Saturday, 1 June 2013

Soldiers open fire at Palestinian fishermen In Gaza


Eyewitnesses have reported that the soldiers fired bursts of live ammunition and the fishing boats near the coasts of As-Sudaniya and Beit Lahia. The Israeli attack led to property damage but no casualties.

Palestinian fishermen face constant attacks by the Israeli navy despite the fact that they fish in Palestinian waters.

They are only allowed to fish within three nautical miles off the Gaza shore due to illegal Israeli restrictions imposed as part of the Israeli siege on Gaza that was enforced starting in 2006.

Yet, the fishermen and their boats are constantly attacked within those three miles; dozens of casualties have been reported. As pa

rt of the ceasefire agreement of November 2012, Israel agreed to allow the Palestinians to fish within six nautical miles of the shore, but unilaterally decreased the allotted area to three miles. more

No more tunnels: Gaza held hostage to Egypt’s turmoil


An air of uncertainty is engulfing most matters related to Egypt. Since the Egyptian revolt started over two years ago, the country remains hostage to a barefaced power struggle with many destructive implications that have polarized society in unprecedented ways, perhaps in all of Egypt’s modern history. And while in Egypt itself nothing is sacred and no one is safe from the massive campaigns of defamation, demonization and sheer lies that each political camp is launching against the other, Palestinians find themselves in a most precarious position.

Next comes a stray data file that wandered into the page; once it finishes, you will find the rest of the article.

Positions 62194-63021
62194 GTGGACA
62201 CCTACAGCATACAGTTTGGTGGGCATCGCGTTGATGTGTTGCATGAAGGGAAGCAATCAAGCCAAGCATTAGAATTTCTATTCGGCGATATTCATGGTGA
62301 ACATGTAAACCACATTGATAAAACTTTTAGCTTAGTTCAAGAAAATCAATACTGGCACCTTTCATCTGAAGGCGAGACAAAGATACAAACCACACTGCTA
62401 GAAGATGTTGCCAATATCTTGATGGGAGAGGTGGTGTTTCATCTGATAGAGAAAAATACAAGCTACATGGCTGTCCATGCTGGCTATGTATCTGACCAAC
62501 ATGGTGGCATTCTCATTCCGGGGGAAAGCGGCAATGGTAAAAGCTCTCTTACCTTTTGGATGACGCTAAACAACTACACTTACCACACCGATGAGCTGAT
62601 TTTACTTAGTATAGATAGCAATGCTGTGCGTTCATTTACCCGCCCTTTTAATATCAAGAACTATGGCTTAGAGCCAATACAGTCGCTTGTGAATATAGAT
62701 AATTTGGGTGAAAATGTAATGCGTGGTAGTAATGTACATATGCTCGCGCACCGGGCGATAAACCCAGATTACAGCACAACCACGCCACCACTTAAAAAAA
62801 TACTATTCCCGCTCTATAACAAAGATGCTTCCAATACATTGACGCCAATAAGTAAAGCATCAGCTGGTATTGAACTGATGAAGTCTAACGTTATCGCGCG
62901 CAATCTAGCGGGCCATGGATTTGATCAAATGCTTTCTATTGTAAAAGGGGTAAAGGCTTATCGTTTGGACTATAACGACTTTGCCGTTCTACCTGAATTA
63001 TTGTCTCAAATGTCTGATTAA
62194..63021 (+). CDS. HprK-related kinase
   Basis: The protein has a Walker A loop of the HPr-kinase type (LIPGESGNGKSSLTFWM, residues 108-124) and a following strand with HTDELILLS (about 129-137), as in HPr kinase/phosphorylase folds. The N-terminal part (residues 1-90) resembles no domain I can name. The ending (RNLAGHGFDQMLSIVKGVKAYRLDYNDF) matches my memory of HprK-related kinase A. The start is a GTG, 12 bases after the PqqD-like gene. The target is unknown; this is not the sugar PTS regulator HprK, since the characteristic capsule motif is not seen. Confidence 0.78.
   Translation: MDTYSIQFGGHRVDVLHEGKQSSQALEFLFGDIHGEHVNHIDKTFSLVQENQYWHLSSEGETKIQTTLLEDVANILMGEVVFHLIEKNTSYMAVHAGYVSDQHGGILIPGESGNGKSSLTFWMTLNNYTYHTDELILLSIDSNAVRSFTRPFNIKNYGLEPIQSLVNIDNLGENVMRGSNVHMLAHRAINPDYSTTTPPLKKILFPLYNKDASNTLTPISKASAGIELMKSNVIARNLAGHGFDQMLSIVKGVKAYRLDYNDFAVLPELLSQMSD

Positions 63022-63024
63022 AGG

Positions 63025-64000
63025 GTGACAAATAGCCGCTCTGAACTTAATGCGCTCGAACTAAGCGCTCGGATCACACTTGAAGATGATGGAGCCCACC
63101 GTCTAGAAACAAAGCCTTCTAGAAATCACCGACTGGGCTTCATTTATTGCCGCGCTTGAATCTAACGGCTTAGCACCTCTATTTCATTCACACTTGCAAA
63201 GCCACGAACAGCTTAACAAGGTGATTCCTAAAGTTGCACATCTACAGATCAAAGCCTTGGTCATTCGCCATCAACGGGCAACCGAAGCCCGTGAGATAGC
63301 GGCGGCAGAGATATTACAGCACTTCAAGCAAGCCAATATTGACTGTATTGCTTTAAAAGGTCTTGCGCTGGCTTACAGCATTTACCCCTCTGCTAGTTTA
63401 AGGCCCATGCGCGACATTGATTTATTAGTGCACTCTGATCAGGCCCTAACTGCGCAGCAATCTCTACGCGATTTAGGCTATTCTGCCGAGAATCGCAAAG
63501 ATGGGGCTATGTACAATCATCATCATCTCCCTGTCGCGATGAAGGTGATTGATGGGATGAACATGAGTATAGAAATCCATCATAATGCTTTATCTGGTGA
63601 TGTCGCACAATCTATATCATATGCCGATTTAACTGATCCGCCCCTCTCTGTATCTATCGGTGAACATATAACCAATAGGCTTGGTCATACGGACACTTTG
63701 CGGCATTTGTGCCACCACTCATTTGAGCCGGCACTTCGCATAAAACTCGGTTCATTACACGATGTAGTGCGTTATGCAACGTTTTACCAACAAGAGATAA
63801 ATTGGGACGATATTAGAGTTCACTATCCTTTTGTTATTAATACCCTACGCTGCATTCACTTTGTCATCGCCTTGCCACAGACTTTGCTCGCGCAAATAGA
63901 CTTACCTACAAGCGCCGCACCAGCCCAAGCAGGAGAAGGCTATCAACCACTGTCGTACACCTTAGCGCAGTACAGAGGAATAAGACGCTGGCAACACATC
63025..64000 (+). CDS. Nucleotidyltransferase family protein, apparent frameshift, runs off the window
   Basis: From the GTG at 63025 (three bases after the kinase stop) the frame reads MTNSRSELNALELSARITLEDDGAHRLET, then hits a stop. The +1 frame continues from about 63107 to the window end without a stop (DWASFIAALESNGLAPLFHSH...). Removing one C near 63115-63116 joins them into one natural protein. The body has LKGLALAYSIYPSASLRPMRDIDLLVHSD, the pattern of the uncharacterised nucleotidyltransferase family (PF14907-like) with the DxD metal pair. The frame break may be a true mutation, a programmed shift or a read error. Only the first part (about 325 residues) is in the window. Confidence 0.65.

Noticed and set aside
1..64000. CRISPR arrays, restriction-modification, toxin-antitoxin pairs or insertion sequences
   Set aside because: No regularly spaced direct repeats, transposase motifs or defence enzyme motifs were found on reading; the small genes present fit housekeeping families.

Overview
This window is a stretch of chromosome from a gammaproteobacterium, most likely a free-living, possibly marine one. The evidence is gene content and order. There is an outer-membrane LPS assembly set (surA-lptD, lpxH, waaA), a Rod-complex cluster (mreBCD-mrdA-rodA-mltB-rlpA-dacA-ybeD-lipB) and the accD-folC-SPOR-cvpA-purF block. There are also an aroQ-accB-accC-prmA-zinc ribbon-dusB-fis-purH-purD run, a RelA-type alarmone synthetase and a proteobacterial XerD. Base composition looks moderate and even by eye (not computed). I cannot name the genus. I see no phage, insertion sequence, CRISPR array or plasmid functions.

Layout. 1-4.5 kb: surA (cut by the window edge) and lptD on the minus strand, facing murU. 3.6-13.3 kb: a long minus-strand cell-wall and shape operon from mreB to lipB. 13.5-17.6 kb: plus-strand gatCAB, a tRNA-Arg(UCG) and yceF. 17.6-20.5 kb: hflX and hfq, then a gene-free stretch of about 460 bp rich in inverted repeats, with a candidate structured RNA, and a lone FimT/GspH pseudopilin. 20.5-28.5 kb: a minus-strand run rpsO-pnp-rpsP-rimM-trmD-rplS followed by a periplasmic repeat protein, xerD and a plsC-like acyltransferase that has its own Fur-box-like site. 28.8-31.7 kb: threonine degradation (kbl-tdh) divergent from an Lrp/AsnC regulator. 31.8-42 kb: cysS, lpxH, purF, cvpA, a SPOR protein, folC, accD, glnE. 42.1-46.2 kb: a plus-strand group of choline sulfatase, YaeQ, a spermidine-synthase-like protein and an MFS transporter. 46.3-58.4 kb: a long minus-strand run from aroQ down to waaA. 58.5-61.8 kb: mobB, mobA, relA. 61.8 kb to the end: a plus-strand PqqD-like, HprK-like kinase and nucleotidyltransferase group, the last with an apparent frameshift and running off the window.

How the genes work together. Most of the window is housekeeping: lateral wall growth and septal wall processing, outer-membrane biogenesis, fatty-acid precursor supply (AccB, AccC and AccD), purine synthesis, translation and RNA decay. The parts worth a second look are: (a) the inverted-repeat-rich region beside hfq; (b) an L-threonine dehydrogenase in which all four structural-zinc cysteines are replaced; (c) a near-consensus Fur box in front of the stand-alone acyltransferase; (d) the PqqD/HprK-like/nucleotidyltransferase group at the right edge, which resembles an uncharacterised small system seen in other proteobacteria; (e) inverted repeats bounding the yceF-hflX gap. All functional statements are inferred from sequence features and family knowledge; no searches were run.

Palestinians in the Gaza Strip in particular, are heavily dependent on their Egyptian neighbors. Six years of an Israeli siege, originally imposed to punish Palestinians for electing Hamas in an election viewed widely as transparent and fair, has culminated into a drama with international dimensions. This drama of course involved the Palestinians, but also Israel’s traditional benefactors – lead, as always, by the United States - Arab countries, Iran, Turkey and more.

Aside from the vicious nature of a siege imposed to punish a civilian population for making democratic choices, the siege has morphed to acquire multiple meanings. On one hand, it further cemented the division of Palestinian political elites, as the Ramallah-based Palestinian Authority (PA) invested in ensuring the isolation of its Hamas political opponents. Notably, this took place after their brief but bloody encounters in Gaza in 2007. On the other hand, the siege positioned Hamas, whose survival was at stake, forcefully in a regional camp that involved Iran, Syria and the Lebanese resistance group Hezbollah. more

Israel issues poster threatening to arrest children


QALQILIYA (Ma'an) -- Israeli forces posted flyers in a Qalqiliya village overnight Friday threatening children with arrest, a local committee said.

Murad Shtawey, spokesman for the local popular resistance committee, told Ma'an that Israeli soldiers raided the village of Kafr Qaddum at 1.30 a.m., firing stun grenades and tear gas canisters.

After Israeli troops left, locals found the flyers with images of four children aged between 10 to 14 posted on village walls. A caption on the flyers read: "We are the army, beware we will catch you if we see you, or we will come to your home." more

Violent repression continues by the Israeli Army against protesters in Kufr Qaddum